NBC Universal Joins Apple, Walmart in the Race to Join the Streaming Wars
A new foe has appeared.
The golden age of cord-cutting keeps getting more golden: In addition to streaming services from giants like Netflix, Hulu, Amazon Prime, another entertainment mainstay announced plans on Monday to introduce a new streaming service of their own. That would join a number of other projects from major incumbents like Disney and Apple that are already in the works.
NBCUniversal is the latest entertainment conglomerate to announce it would be stepping into the ring. They are also planning on rolling out an ad-supported version of the platform which will be free for NBC TV, Comcast, and Sky subscribers in the United States and certain international markets.
It sounds like the service will look a bit like YouTube Premium, if you want the ads to stop you’ll have to pay up. For $12.99 per month, interested users will be able to skip the commercials on shows like 30 Rock, Saturday Night Live, Parks and Recreation, and a plethora of other series.
It’s unclear if this service will include shows that originally aired on NBC but are now owned by other media companies, like Friends. NBC’s statement says it will continue distributing content broadly, but it seems worth noting that Netflix paid some $100 million to Warner Brothers for the rights to continue airing Friends last December. That price tag wouldn’t seem so high in a world where all the networks had streaming sites of their own.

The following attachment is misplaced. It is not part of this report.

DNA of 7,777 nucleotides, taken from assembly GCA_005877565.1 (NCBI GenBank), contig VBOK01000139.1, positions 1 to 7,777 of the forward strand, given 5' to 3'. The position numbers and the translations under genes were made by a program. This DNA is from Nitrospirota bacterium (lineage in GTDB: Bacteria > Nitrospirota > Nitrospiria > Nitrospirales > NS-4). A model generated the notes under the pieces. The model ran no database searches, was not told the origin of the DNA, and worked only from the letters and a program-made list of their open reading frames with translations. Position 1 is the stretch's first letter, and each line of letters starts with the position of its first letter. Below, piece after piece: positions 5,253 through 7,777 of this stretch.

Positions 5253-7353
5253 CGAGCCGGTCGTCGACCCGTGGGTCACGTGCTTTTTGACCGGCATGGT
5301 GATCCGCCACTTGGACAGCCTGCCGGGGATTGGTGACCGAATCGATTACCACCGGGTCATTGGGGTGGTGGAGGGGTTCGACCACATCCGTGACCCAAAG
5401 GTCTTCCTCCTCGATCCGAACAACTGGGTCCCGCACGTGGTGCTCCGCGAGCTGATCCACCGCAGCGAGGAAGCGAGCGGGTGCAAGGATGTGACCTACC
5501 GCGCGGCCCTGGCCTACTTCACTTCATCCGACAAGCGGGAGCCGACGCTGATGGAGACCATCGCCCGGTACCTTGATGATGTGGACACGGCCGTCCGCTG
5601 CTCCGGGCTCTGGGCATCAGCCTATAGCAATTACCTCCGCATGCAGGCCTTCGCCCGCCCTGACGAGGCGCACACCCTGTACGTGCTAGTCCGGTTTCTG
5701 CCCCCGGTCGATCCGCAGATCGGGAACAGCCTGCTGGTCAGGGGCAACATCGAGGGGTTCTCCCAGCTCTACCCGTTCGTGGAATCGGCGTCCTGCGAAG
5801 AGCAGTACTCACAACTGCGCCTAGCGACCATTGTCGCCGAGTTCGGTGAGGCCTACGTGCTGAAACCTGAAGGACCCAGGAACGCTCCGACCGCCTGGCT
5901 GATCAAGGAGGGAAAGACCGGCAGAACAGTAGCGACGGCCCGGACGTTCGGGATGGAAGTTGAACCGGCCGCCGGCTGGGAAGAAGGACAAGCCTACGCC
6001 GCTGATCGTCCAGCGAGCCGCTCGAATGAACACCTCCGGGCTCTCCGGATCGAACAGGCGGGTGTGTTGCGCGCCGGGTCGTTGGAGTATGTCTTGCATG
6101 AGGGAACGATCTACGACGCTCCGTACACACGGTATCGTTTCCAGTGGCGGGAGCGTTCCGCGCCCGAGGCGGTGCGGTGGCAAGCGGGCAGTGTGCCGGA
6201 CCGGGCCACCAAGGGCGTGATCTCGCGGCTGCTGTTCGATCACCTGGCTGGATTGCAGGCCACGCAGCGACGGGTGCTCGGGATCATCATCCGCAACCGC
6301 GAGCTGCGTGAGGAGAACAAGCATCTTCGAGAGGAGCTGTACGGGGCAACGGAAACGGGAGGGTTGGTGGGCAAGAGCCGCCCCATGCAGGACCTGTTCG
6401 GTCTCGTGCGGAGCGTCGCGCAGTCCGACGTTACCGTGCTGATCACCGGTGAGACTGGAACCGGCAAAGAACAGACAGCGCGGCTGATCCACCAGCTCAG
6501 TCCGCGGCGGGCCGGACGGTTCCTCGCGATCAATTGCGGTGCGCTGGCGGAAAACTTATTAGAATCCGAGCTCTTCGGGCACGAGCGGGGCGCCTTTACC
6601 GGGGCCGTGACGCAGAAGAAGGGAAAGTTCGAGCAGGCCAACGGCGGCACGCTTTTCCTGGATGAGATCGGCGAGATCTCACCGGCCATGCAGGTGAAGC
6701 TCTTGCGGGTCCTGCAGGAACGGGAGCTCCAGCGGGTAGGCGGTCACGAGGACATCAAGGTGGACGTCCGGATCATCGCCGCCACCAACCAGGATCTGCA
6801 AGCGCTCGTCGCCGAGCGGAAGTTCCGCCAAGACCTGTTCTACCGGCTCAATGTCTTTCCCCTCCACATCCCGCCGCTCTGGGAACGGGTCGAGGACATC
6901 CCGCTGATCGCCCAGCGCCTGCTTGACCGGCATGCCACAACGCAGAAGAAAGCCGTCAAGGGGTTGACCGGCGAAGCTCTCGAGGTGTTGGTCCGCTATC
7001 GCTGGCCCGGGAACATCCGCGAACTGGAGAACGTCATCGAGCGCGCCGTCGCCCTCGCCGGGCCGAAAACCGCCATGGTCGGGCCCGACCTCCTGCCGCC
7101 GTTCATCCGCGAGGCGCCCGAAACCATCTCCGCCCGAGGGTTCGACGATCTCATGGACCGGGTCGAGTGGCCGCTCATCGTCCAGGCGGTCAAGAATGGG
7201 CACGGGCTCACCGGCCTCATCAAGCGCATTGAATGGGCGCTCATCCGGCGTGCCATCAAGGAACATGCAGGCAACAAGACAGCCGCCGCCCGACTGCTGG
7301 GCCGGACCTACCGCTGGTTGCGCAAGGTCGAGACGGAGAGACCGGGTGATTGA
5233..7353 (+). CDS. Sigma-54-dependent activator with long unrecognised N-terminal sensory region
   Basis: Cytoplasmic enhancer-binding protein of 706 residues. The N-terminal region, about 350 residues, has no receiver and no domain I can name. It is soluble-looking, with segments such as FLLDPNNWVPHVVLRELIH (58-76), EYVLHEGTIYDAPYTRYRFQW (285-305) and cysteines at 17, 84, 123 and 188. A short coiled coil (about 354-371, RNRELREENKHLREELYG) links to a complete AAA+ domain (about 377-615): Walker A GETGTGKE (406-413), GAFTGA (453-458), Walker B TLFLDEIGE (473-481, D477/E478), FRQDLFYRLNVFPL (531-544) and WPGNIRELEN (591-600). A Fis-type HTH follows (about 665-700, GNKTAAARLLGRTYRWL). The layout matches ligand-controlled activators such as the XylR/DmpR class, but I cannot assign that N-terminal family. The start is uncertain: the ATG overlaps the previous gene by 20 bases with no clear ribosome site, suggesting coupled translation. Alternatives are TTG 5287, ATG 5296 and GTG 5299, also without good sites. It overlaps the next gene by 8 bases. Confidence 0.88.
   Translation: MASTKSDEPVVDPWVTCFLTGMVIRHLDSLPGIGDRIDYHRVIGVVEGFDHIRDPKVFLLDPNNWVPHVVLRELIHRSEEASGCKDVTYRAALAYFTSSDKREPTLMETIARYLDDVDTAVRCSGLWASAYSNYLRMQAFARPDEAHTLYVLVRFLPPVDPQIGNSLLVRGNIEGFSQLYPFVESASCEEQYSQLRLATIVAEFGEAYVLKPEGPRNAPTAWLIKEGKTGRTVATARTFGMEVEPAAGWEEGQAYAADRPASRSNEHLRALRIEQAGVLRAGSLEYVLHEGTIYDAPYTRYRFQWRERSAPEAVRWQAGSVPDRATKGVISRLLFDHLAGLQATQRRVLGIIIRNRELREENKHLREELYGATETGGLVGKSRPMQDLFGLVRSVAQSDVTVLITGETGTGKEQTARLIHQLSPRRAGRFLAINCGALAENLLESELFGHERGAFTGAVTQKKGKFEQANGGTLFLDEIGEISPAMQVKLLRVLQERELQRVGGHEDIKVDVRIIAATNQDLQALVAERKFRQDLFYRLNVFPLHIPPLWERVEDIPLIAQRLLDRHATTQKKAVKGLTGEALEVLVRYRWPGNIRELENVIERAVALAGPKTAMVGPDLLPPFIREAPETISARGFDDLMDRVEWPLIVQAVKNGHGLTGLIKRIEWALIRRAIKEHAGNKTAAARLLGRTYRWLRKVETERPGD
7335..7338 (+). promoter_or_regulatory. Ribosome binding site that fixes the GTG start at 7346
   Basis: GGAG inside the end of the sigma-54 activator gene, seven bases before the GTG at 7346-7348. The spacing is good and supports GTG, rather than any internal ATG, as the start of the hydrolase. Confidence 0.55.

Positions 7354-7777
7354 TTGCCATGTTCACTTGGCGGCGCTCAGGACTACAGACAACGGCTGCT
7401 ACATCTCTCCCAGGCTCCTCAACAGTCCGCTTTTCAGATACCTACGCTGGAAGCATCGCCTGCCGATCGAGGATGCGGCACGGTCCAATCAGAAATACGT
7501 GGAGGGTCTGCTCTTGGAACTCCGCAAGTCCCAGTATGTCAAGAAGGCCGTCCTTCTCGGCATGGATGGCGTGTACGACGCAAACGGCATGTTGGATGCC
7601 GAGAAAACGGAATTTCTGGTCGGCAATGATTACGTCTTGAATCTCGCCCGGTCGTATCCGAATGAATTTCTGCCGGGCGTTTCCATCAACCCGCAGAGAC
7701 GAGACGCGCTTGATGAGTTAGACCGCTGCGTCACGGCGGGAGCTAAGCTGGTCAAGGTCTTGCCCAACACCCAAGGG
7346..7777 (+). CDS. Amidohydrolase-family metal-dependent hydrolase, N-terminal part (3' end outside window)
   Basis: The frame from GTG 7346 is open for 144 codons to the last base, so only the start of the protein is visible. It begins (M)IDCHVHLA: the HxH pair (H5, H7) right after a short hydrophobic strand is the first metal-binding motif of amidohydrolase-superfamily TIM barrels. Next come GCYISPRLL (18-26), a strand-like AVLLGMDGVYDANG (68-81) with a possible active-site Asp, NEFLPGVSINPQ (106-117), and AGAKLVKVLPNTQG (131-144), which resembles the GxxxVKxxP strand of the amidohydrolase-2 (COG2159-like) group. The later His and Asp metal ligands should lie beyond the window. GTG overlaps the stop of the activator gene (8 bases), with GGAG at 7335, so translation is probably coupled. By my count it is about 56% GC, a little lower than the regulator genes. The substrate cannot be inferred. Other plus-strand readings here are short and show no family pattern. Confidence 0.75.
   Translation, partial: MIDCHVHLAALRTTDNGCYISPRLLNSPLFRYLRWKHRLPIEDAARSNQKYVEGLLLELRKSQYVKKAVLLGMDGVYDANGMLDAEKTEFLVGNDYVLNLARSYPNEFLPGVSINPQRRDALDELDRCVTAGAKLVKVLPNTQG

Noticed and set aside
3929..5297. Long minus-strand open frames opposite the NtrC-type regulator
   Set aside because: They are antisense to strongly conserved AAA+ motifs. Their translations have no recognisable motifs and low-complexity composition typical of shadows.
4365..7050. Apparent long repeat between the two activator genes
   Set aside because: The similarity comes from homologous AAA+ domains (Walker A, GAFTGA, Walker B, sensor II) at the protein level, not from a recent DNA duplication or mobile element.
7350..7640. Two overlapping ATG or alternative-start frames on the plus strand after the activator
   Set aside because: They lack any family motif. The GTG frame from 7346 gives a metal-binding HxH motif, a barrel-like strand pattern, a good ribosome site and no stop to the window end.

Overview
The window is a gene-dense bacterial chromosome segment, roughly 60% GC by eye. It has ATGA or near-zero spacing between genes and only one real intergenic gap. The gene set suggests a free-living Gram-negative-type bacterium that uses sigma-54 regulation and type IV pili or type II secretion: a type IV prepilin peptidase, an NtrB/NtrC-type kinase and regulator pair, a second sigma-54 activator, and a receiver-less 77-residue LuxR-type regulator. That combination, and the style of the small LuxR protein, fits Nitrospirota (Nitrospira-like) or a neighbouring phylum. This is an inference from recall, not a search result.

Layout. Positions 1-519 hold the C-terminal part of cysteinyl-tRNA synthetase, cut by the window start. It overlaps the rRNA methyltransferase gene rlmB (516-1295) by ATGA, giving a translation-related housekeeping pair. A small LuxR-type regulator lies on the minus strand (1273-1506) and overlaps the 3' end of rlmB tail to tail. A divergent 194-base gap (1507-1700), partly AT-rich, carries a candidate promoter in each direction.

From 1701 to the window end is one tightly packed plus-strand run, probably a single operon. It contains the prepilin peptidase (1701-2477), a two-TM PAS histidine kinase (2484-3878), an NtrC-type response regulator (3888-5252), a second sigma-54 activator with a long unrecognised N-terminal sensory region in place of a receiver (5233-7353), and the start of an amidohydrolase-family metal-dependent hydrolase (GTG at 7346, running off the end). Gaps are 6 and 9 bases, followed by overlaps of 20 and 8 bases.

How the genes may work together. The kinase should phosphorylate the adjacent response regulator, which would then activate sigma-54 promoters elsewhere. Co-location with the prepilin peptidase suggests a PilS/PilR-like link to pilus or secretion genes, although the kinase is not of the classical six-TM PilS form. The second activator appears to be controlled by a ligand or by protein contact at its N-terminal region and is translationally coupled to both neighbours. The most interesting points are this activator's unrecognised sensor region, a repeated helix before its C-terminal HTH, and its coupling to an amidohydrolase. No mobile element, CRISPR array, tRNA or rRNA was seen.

“Consistent with the company’s long-standing strategy to distribute its content broadly,” states a company press release, “NBCUniversal will continue to license content to other studios and platforms, while retaining rights to certain titles for its new service.”
One of Many Newcomers
NBC is joins a catalog of companies that are expected to jump start their own streaming platform and for good reason. The number of people with no cable service is expected to grow to 33 million, while the the number of streaming subscribers is predicted to ballon to 170.1 million in 2018, according to an eMarketer report.
Disney, DC Entertainment, WarnerMedia, Walmart, and even Apple are all readying new streaming services to jump on an exploding market. Global revenue for over-the-top (OTT) TV and movie services have been forecast to reach $129 billion according to data from Digital TV Research.
There may be room for more than a few big players. After all, a sizable number of customers that subscribe to, say, Netflix, also pay for other platforms. So expect the ever-growing roster of OTT streaming to continue growing for the time being.